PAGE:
Legal Q&A: Sexual orientation equality

A number of issues have been raised by the recent stream of cases dealing with the Employment Equality (Sexual Orientation) Regulations. For example, in Martin v Parkam Foods (Personnel Today, 17 October 2006), the employer was criticised for failing to tackle homophobia effectively. In Ditton v CP Publishing (Personnel Today, 13 February 2007), a gay sales manager, who quit after only eight days with the company, won £124,000 in compensation. So what issues do HR departments need to be aware of?

Q One of my employees has complained of homophobic abuse by his colleagues. The fact is, he’s not even gay. Can I just tell him to stop complaining and ignore it?

A Not unless you really enjoy employment tribunals. The regulations protect against discrimination or harassment not only because of a person’s actual sexual orientation, but also their perceived sexual orientation, even if it is wrong. You should take a robust approach to any form of harassment in the workplace.

Q A bisexual employee has lodged a grievance about taunts he is being subjected to. Do the regulations apply to people who are bisexual?

A Yes. It is a common misconception that the regulations only protect against discrimination or harassment for those who are gay or lesbian. In fact, they protect everyone, whether their sexual orientation is gay, lesbian, bisexual or heterosexual.

It is also important to use the phrase ‘sexual orientation’ instead of ‘sexual preference’. The latter has been used to imply that being lesbian, gay or bisexual (LGB) is a choice that LGB people should ‘unchoose’ and it should, therefore, be avoided.

Similarly, the term ‘homosexual’ is considered by many to be derogatory and offensive, as it originated from a medical definition which classed same-sex attraction as a mental illness.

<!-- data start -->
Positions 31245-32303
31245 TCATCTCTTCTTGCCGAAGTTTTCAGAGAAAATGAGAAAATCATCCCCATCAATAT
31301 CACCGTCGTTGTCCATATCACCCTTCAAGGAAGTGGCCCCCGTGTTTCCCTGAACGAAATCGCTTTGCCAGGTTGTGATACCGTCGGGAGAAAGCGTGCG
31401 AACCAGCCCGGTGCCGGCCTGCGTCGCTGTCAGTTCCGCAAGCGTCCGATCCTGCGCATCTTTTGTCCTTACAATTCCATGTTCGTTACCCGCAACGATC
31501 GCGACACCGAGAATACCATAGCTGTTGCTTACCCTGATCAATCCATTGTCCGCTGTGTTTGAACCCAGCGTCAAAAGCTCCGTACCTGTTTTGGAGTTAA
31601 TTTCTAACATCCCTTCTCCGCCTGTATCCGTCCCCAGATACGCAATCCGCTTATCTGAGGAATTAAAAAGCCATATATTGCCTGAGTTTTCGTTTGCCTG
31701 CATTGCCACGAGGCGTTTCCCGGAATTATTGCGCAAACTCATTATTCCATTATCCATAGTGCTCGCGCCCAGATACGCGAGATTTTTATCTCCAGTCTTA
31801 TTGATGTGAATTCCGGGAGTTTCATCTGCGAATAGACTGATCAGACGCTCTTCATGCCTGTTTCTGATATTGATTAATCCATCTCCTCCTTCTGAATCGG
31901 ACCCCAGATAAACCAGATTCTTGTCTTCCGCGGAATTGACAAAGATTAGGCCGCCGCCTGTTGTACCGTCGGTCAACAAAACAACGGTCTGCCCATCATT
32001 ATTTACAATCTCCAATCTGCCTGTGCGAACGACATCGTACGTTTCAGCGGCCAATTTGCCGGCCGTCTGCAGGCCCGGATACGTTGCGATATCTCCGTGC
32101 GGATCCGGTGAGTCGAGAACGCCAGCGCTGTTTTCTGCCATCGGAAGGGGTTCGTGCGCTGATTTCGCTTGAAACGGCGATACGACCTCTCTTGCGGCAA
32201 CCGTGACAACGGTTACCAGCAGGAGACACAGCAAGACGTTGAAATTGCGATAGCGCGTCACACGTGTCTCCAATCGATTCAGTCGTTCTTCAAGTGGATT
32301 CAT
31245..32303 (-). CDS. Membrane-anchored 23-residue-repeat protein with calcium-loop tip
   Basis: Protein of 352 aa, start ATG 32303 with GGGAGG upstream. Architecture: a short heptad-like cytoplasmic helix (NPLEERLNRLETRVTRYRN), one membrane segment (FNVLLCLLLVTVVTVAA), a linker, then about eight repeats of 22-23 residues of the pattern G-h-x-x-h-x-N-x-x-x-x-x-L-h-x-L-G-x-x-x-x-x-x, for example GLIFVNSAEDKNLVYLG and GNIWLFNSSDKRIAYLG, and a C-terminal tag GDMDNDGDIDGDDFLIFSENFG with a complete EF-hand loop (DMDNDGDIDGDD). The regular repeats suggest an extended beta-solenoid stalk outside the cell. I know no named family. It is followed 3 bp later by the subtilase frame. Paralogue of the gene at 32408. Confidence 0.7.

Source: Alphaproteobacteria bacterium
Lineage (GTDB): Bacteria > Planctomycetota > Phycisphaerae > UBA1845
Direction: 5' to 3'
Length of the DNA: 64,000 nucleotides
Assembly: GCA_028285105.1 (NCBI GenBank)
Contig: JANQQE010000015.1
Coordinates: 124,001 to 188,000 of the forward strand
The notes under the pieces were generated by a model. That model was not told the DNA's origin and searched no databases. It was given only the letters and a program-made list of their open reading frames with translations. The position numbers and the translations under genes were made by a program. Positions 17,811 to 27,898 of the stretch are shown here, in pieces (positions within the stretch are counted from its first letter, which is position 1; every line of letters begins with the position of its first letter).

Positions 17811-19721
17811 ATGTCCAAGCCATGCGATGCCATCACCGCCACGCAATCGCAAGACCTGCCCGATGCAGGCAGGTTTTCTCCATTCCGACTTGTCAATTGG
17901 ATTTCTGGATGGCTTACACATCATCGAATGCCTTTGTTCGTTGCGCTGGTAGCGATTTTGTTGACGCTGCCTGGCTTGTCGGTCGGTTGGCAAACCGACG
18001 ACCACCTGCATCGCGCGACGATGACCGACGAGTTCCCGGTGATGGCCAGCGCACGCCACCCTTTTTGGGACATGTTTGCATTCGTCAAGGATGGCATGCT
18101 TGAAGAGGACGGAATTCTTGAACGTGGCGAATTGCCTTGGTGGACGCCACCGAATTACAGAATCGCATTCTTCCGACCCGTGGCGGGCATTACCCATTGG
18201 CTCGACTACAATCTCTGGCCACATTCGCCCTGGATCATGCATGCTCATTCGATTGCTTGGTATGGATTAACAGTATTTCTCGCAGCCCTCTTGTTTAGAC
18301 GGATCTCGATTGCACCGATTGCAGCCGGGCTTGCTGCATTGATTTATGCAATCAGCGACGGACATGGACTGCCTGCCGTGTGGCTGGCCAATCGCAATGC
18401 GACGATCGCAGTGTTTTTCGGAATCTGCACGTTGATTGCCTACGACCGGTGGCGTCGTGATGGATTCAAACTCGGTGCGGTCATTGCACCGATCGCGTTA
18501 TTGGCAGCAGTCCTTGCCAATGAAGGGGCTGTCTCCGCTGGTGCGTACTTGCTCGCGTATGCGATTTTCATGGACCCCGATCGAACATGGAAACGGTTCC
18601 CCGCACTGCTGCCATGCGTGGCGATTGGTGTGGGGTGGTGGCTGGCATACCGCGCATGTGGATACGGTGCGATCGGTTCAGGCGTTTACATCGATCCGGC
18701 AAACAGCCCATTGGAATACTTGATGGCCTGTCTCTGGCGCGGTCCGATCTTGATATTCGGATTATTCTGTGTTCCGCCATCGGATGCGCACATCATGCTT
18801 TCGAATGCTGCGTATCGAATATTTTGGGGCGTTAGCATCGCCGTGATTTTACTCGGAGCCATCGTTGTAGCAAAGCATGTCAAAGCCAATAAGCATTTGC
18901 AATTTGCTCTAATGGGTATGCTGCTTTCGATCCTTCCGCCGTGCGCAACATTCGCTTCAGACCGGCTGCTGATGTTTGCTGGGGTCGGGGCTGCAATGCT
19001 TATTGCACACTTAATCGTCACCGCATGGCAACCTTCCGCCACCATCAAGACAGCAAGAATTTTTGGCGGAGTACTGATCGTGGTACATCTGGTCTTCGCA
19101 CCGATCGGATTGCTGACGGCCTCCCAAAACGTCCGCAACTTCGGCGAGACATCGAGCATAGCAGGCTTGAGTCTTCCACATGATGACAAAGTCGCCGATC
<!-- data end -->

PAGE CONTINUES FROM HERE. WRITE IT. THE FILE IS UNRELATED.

Q An employee says she is being harassed because her daughter and sister, who are not employees, are both lesbians. Can she rely on the regulations to bring a claim?

A Yes. A claim can be made ‘on grounds of sexual orientation’ and does not need to be based on the sexual orientation of the person complaining. It can be grounded in the fact they have received less favourable treatment because of the sexual orientation of someone with whom they associate.

Q A member of staff who has strongly held religious beliefs is being openly hostile in her refusal to work with a new colleague who is lesbian. How do I deal with this situation?

A This is a sensitive situation to manage, because one employee is likely to claim the protection of the Employment Equality (Sexual Orientation) Regulations 2003 while the other is likely to claim the protection of the Employment Equality (Religion or Belief) Regulations 2003.

While everyone is entitled to their own religious beliefs on the question of sexual orientation, they are not entitled to harass another person because of it.

You should reiterate that every member of your staff has the right to be treated with dignity and respect regardless of their sexual orientation, religion or belief, their sex, race, disability, or age.

Employees should be aware that a failure to treat colleagues professionally could lead to disciplinary action.

Q Do the regulations cover transgender workers?

A No, but the rights of transgender workers are set out in the Sex Discrimination (Gender Reassignment) Regulations 1999, which state that it is unlawful to discriminate against or harass anyone on the grounds that they intend to undergo, are undergoing or have undergone gender reassignment.

But you should note the regulations only provide protection on the basis of sexual orientation.

They do not protect against discrimination relating to particular sexual practices or fetishes – sado-masochism, for example.

Q Should I include sexual orientation on my equal opportunities monitoring form?

A There is no legal obligation to include sexual orientation on monitoring forms, and views on whether or not to monitor sexual orientation has evolved over time.

Current best practice guidelines recommend including a question on sexual orientation in your equal opportunities monitoring forms, but that there should also be an option which states “I do not wish to answer this question”.

Guidance on the formulation of the question can be accessed via the Stonewall guide How to monitor sexual orientation in the workplace.




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